The COVID vaccine is now approved for ages 12 ys and up. We hope that ages 2-11 will be approved in fall.
The medical community used to think children and youth were very low risk for issues from coronavirus. With time, we have learned this is less true than initially thought. Yes, in general, kids and teens who get the virus are more likely to do well than adults, and chronic or grave health issues are relatively rare. But there has been a higher percentage of younger people with long-term significant symptoms and health problems from the virus than we predicted, and there have been more deaths than we expected in this age range. In general, the younger the individual, the less likely they will be to have adverse outcomes (with the exception of children <1-year-old, who are considered high risk). However, we have learned that those who get gravely ill or have chronic medical issues from the virus can be completely unpredictable. Some had asymptomatic infections to start, many were never hospitalized, and the problems were detected later. Pediatric patients can be “long haulers” like we have learned about in the adult populations, and many states are now starting to set up “long hauler” clinics for pediatric patients as well.
We are still learning about the longer term issues pediatric patients are experiencing after having COVID. Several currently known issues include:
- Chronic shortness of breath/coughing/chest pain, and some w/ persistent exercise intolerance (still present >=1 year after infection and counting)
- Chronic fatigue/mental fogginess/body or joint aches
- Chronic headaches
- Cardiac effects such as myocarditis (heart condition precluding some activities and needing long-term monitoring)
- Long term complications related to Multisystem Inflammatory Syndrome in Children (MIS-C, https://www.healthychildren.org/English/health-issues/conditions/COVID-19/Pages/covid_inflammatory_condition.aspx)
- Poor appetite with failure to thrive, some may be related to chronic loss of taste/smell, some related to chronic nausea
- Psychological effects such as depression and/or anxiety
Some parents have been concerned or apprehensive about the COVID vaccine and have been turning to the internet, friends, family, healthcare providers and/or social media for advice and information. Please make sure you are getting your information from credible sources, and as always, ask us. We’re happy to provide information, direct you to research, and answer questions. The current Pfizer vaccine approved is a messenger-RNA vaccine which means the vaccine supplies the code for a harmless protein that has some elements similar to a COVID protein. The body makes a response to the protein by generating antibodies. The mRNA is destroyed by the cells and the proteins break down and get cleared away, but the antibodies stick around and are ready to respond in case the real COVID virus comes around. The mRNA does not get incorporated into the genome because it is destroyed.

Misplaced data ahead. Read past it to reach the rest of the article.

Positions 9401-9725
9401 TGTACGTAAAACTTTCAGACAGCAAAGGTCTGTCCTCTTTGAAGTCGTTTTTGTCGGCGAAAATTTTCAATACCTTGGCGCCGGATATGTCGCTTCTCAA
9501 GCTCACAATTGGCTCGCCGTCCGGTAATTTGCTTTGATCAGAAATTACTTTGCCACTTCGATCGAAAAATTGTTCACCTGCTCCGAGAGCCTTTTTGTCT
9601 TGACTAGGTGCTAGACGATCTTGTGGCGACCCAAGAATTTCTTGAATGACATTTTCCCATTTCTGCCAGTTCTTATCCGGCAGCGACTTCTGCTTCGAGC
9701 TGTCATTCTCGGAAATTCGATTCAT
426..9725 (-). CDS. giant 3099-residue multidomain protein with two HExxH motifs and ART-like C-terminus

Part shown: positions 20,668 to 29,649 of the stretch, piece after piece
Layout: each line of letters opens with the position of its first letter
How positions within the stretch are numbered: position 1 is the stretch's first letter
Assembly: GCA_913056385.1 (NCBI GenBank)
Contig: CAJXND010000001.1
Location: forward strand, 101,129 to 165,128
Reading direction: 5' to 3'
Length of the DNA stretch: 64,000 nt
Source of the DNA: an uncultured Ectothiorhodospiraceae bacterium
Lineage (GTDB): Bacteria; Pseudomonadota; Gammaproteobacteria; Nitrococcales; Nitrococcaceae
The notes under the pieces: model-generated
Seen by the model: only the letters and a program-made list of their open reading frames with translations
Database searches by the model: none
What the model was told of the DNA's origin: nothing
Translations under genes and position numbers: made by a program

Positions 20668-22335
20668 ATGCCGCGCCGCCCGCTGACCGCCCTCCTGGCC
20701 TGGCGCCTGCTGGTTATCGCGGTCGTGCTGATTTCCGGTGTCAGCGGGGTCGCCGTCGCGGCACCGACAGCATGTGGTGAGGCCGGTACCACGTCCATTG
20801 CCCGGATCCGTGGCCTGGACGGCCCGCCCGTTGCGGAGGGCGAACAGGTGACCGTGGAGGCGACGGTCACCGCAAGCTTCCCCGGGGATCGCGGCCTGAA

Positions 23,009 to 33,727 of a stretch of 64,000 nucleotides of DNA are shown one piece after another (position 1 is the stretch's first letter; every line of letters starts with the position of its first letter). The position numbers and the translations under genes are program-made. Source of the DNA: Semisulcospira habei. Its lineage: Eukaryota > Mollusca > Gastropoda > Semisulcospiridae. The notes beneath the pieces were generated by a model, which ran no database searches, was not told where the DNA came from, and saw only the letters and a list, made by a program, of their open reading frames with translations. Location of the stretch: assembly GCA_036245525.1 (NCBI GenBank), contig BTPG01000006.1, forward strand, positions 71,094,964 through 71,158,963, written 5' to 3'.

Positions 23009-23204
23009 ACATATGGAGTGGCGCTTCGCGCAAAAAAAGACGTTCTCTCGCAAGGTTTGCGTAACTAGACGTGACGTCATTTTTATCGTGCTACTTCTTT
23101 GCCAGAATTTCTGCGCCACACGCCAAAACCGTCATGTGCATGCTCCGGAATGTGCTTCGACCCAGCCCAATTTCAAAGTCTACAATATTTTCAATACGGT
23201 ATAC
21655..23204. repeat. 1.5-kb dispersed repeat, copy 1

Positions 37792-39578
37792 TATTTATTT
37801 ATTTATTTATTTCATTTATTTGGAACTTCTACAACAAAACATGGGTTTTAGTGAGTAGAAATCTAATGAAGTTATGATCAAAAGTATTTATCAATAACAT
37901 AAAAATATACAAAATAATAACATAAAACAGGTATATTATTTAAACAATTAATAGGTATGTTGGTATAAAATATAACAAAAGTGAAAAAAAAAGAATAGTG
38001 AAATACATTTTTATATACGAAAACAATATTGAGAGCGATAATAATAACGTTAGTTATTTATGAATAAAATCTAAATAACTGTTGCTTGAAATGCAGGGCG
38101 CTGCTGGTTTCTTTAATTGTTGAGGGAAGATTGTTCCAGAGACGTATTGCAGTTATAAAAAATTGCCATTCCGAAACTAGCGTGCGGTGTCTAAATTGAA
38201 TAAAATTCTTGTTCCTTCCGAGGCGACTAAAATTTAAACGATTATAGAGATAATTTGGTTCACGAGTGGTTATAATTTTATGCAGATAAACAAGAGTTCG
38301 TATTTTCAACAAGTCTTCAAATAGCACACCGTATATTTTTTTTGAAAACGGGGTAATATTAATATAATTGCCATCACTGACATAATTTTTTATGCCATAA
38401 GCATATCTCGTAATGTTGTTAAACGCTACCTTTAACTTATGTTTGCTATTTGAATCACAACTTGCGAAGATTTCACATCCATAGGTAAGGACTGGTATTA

When contemplating vaccinating your child against COVID, the decision comes down to a risk/benefit analysis. The chances that a pediatric person could both acquire the virus and have a serious or chronic health condition from the COVID virus is estimated to be much, much higher than any potential risk of the vaccine. We, as pediatricians, received the vaccine as soon we could and were extremely grateful to have had the privilege to get it early. We all vaccinated our children who have qualified, and we all plan to vaccinate our children who are under age as soon as they qualify because we understand how serious this virus is.
As more and more things reopen, it will get more difficult to protect our youth from this virus. Therefore, we strongly encourage you to have your child/youth vaccinated mostly for their own sake. Of course, this will also help with community spread.
With regard to attending school for elementary school-aged kids/kindergarteners who have to wait for their vaccine, the benefits of being in-person for school with precautions likely outweigh the risks in many circumstances (everyone has their own unique situation, so this may not always be true).
If you need help finding the vaccine, you can use Vaccine Finder (www.vaccines.gov), check with local pharmacies and the Wisconsin Center (running until the end of May), and we plan to offer it late May/early June at our clinic.
We welcome any questions or concerns that you have about the vaccine.
As always, thank you for the great privilege of caring for your family.